In 1987 Joseph with his wife Dina travelled the wine regions of France and Italy. They were taken with the magic of these countries and saw and tasted much of their beauty. They returned after many adventures full of enthusiasm to continue to create their own brand of magic. A new wine was introduced into their range. This time using a traditional Italian method to create a wine with modern breeding. The 1987 'Moda' Cabernet Sauvignon Merlot heralded a new label Joseph and a new beginning.

Working the vintage in Bordeaux Joe and Dina learned about attitude in wine making. What they discovered was considered equally as important as good soil, good climate and good grapes. Wine must, according to those Bordeaux winemakers, be made with serenity. This philosophy was driven home even further when the Grillis' worked two vintages in Italy a few years later. Primo Estate's Il Briccone (the rogue) is a medium weight blend of shiraz and sangiovese with small amounts of barbera and nebbiolo. "This wine has become a major project for us", enthused Joe. Even if people don't know anything about Italian reds I want them to be able to just drink it and enjoy, we want it to parallel our La Biondina, (the little blonde) -our colombard -I know people love drinking that whether they are a wine connoisseur or not."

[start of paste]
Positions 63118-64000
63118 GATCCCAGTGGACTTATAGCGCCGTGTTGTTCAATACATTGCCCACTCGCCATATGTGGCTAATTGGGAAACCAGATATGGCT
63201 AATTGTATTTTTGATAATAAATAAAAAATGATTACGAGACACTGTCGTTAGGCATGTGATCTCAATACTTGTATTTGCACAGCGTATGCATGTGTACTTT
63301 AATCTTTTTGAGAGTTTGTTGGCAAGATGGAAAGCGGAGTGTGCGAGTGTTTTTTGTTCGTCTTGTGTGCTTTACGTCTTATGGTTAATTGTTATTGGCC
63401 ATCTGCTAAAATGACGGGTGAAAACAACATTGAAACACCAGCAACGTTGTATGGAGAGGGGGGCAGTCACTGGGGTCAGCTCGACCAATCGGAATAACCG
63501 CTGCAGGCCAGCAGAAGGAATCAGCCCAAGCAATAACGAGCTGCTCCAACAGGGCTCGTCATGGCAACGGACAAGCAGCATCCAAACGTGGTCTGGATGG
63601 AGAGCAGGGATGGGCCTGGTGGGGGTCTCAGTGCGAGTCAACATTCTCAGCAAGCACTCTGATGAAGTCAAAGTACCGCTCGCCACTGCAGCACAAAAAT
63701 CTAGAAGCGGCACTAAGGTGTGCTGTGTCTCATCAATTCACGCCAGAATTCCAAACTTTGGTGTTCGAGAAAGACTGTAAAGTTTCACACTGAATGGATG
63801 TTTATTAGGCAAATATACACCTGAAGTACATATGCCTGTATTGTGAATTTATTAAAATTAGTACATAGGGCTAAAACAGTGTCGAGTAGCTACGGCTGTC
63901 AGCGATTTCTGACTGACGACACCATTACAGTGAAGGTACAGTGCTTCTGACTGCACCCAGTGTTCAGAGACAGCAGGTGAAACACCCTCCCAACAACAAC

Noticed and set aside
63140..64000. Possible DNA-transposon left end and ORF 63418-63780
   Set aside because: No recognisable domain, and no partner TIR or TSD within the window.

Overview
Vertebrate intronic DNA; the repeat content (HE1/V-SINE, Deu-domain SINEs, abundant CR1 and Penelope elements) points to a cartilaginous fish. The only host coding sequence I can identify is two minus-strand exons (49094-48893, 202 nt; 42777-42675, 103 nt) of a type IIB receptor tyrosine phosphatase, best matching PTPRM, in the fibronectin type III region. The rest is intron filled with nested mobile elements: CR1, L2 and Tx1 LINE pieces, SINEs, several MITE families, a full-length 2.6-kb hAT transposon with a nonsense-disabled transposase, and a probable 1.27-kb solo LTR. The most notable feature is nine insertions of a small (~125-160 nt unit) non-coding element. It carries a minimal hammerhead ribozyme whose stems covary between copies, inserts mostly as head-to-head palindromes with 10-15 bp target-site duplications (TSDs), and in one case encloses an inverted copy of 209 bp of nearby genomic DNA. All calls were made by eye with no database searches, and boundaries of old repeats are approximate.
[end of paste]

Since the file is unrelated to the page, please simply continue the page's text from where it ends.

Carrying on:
Primo Estate also have a vineyard just out of Clarendon at Angel Gully. Clarendon is sandwiched between Adelaide and McLaren Vale in an area where you can hardly find any dirt on which to plant vineyards. It's a very hilly and a difficult viticultural area, cooler than McLaren Vale but not as cool as the Central Adelaide Hills. Does the life of the winemaker ever get monotonous? "Never! Each vintage is different - you never know what is going to happen. It's a great lifestyle", says Dina Grilli.

Primo Estate